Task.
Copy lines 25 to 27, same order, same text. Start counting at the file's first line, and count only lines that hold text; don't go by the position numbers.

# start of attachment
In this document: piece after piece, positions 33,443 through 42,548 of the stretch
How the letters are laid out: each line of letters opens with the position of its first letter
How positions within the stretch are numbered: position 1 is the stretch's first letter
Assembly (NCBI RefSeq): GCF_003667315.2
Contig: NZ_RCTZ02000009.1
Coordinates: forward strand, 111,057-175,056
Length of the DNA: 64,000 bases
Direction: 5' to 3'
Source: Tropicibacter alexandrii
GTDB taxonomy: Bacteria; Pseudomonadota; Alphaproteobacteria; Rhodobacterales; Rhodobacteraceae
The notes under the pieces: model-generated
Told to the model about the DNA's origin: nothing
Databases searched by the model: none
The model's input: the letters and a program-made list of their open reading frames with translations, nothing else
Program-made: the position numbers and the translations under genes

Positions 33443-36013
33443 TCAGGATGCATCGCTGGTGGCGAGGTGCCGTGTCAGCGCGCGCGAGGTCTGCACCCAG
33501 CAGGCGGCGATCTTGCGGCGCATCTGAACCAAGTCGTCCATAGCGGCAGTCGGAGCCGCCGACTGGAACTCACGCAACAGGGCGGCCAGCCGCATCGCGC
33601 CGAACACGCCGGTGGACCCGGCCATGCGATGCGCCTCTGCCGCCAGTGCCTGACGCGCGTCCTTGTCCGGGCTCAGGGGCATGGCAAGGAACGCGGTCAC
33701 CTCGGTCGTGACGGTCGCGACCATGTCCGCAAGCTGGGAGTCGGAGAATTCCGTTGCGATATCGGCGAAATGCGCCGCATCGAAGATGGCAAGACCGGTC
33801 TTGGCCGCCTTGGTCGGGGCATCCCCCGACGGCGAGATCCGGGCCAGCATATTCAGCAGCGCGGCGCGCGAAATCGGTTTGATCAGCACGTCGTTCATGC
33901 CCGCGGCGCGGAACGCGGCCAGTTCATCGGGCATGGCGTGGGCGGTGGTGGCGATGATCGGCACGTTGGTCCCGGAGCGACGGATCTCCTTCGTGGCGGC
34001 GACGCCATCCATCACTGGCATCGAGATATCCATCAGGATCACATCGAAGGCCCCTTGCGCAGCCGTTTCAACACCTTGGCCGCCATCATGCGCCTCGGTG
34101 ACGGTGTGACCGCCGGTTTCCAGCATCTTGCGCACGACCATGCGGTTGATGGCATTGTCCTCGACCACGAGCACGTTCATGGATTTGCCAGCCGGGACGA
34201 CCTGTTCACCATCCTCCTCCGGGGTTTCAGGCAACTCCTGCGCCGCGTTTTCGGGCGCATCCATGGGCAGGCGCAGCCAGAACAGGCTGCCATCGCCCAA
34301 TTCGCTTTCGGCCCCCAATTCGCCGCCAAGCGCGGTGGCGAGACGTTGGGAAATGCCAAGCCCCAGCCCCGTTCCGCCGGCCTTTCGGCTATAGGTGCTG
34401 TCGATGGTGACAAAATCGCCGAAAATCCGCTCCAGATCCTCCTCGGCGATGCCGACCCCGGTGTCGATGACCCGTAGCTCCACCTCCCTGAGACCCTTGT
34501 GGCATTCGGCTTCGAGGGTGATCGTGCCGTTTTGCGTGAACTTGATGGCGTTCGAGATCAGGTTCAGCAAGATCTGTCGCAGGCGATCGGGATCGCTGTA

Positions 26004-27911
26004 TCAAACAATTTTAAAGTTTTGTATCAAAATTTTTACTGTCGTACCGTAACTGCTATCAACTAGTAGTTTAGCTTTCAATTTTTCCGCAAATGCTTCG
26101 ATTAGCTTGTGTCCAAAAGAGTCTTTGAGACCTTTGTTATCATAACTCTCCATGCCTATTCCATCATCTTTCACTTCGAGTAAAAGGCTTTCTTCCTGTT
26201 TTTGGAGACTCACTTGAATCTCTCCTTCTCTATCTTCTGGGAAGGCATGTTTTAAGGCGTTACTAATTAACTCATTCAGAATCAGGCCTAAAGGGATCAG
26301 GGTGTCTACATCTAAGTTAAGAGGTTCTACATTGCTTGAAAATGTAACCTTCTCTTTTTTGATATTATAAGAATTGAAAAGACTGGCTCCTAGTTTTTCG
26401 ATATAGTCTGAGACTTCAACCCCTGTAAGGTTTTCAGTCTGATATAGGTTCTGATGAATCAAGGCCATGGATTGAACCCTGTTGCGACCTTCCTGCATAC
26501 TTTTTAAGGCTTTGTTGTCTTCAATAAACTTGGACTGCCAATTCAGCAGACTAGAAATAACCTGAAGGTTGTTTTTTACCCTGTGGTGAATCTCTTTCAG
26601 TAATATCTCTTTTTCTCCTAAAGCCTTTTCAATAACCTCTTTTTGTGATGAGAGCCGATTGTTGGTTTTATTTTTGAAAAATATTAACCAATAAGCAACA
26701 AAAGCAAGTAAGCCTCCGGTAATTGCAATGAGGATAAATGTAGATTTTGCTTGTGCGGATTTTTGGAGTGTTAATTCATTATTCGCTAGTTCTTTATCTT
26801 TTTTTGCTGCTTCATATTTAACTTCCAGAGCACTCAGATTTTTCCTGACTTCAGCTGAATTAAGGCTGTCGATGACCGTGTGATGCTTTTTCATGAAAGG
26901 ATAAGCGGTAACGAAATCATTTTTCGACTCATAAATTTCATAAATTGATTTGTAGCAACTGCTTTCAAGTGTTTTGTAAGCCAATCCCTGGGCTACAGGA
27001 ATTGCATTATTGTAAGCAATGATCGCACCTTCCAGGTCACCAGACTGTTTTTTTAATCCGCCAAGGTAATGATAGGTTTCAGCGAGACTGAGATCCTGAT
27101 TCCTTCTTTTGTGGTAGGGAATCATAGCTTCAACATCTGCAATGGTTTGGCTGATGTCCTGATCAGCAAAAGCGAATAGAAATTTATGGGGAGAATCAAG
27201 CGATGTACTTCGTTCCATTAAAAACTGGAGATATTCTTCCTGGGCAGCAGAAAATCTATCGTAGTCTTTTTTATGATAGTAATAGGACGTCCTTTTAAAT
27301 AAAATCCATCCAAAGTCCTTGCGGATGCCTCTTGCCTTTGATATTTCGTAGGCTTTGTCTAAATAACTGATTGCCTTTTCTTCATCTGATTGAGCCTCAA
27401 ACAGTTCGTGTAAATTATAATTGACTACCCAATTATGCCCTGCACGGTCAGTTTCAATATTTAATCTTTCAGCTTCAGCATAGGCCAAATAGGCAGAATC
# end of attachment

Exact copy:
34201 CCTGTTCACCATCCTCCTCCGGGGTTTCAGGCAACTCCTGCGCCGCGTTTTCGGGCGCATCCATGGGCAGGCGCAGCCAGAACAGGCTGCCATCGCCCAA
34301 TTCGCTTTCGGCCCCCAATTCGCCGCCAAGCGCGGTGGCGAGACGTTGGGAAATGCCAAGCCCCAGCCCCGTTCCGCCGGCCTTTCGGCTATAGGTGCTG
34401 TCGATGGTGACAAAATCGCCGAAAATCCGCTCCAGATCCTCCTCGGCGATGCCGACCCCGGTGTCGATGACCCGTAGCTCCACCTCCCTGAGACCCTTGT